A similar approach should be adopted in the research sector. Currently, experts and researchers in the food industry are more concerned about researching on processed foods because much of their funding comes from the food manufacturing companies. The research delves more on the success rate of the products rather than its effects on the public health. In this perspective, the government will have to fund more research that will not only show the overall cost benefits of consumption of staple foods but also determine how to maintain a stable supply to avoid the public from reverting to the processed foods. It should also come with strategies to ensure that the staple foods are available to the population at any particular instance of time and place. Bittman (2011) suggests a particular way in which this availability can be ensured; “We could sell those staples cheap — let’s say for 50 cents a pound — and almost everywhere: drugstores, street corners, convenience stores, bodegas, supermarkets, liquor stores, even schools, libraries and other community centers.”
The concern is more about the choice for foods for the younger generation too. Failure to safeguard this generation in terms of health posses a greater risk to the nation and the future looks dull as more and more cases of chronic diseases brought about by poor feeding manifest themselves. Initiatives like the one adopted on the marketing of foods for kids need to be adopted but this time, focusing on the elimination of manufactured food for the young generation. “The Initiative is a voluntary self-regulation program comprising many of the nation's largest food and beverage companies. The Initiative is designed to shift the mix of foods advertised to children under 12 to encourage healthier dietary choices and healthy lifestyles” (Siegel, "Industry’s “Self-Regulation” of Children’s Food Advertising.", 2011).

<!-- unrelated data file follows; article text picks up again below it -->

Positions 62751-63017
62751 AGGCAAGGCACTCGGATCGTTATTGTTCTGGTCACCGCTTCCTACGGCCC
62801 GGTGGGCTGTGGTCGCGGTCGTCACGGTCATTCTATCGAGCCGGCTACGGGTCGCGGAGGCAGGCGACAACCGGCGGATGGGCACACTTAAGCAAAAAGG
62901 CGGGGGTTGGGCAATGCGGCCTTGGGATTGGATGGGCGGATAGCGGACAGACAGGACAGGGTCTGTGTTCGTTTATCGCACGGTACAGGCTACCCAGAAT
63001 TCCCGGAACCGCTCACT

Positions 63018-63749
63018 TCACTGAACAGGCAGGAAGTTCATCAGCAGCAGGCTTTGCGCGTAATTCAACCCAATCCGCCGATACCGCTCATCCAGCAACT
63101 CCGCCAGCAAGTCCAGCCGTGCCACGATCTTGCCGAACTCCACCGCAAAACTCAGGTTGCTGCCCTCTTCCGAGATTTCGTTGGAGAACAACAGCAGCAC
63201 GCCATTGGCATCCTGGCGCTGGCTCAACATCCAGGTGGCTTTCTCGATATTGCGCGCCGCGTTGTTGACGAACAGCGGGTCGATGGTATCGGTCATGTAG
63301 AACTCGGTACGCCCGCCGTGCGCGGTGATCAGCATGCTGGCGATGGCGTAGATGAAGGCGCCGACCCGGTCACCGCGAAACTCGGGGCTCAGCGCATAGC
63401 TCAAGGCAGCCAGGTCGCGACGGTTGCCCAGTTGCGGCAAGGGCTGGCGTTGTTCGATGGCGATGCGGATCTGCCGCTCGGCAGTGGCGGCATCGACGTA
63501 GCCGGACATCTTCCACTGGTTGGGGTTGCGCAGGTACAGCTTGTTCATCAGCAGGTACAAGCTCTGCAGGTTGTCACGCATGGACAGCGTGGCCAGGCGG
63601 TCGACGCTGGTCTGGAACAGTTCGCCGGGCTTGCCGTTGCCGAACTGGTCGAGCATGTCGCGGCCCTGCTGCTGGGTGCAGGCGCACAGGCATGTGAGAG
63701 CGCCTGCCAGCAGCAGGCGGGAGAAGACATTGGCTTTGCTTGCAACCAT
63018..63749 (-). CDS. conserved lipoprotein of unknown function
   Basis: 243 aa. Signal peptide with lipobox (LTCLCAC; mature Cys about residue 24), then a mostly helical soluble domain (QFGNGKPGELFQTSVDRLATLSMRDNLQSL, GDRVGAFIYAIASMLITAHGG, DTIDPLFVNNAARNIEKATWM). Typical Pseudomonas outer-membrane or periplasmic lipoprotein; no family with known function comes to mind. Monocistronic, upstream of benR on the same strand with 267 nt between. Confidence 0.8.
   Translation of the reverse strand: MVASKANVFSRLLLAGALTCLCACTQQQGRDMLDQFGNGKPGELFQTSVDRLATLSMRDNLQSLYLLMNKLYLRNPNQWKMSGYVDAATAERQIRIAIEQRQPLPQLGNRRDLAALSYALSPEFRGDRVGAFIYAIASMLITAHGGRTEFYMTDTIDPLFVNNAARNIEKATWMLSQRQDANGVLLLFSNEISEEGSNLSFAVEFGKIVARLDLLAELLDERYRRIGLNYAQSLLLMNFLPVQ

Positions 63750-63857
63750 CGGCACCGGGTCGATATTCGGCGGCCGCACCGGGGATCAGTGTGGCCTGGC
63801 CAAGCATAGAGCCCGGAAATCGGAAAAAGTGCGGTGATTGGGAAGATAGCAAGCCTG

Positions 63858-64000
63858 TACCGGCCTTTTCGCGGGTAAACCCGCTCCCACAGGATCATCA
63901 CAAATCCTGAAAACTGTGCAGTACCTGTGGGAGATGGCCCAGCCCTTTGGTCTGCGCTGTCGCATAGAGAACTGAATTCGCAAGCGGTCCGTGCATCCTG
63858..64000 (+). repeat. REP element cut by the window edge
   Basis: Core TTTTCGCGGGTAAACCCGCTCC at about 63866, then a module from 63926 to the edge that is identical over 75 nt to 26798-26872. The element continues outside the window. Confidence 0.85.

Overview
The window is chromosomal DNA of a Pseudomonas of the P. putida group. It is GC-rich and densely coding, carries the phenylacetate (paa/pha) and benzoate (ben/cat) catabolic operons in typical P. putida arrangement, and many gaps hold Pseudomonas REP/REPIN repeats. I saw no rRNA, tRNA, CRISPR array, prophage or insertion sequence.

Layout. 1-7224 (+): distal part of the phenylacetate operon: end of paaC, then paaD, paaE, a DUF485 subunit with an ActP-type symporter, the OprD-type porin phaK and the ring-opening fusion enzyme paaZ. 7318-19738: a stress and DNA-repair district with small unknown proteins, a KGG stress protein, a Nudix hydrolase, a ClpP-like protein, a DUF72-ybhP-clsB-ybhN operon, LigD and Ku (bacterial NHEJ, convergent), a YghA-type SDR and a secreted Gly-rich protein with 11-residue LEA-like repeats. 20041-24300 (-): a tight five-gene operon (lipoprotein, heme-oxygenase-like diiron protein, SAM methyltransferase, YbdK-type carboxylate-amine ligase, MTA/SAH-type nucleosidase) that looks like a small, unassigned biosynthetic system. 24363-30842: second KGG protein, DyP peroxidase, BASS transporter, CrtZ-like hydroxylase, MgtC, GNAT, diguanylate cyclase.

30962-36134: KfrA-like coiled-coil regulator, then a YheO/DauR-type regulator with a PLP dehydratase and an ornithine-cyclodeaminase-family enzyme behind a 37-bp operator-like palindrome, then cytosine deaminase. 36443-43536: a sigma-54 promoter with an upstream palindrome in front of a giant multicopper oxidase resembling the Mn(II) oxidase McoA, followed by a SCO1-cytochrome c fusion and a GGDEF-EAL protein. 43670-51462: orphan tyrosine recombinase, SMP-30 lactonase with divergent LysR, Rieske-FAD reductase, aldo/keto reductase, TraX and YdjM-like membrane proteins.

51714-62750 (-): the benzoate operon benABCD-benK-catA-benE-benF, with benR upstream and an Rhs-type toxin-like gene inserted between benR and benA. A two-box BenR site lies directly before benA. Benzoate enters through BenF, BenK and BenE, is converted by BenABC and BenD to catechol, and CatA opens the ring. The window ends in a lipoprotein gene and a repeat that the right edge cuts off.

This initiative was a self regulation program by the industry sector through the Council of Better Business Bureaus. These policies will only be implementable in the presence of political good will. Therefore, the legislature in collaboration with the executive must show its will to safeguard the nation’s health. “The benefits are staggering, and though it would take a level of political will that’s rarely seen, it’s hardly a moonshot” (Bittman, "Tax Soda, Subsidize Vegetables, 2011).
The net results will be huge. The population will be healthier. The overall cost incurred by the government on food related health issues will decrease. Bittman sums these two benefits with a great deal of evidence from research. He says, “A 20 percent increase in the price of sugary drinks nationally could result in about a 20 percent decrease in consumption, which in the next decade could prevent 1.5 million Americans from becoming obese and 400,000 cases of diabetes, saving about $30 billion”. These saved costs can be directed to other development projects in the government. Managing a healthy nation would be a far much easier task by the government and the strain on the budget would be eliminated. “Putting all of those elements together could create a national program that would make progress on a half-dozen problems at once — disease, budget, health care, environment, food access and more — while paying for itself..” (Bittman, "Tax Soda, Subsidize Vegetables, 2011).
Bittman, Mark. "Tax Soda, Subsidize Vegetables - NYTimes.com." The New York Times - Breaking News, World News & Multimedia. The New York Times, 23 July 2011. Web. 5 Nov. 2013. <http://www.nytimes.com/2011/07/24/opinion/sunday/24bittman.html?pagewanted=all>.
Siegel, Bettina E. "Fox Guards Henhouse: Industry’s “Self-Regulation” of Children’s Food Advertising." The Lunch Tray. Council of Better Business Bureaus, 25 Jan. 2011. Web. 5 Nov. 2013. <http://www.thelunchtray.com/fox-guards-henhouse-industrys-self-regulation-of-childrens-food-advertising/>.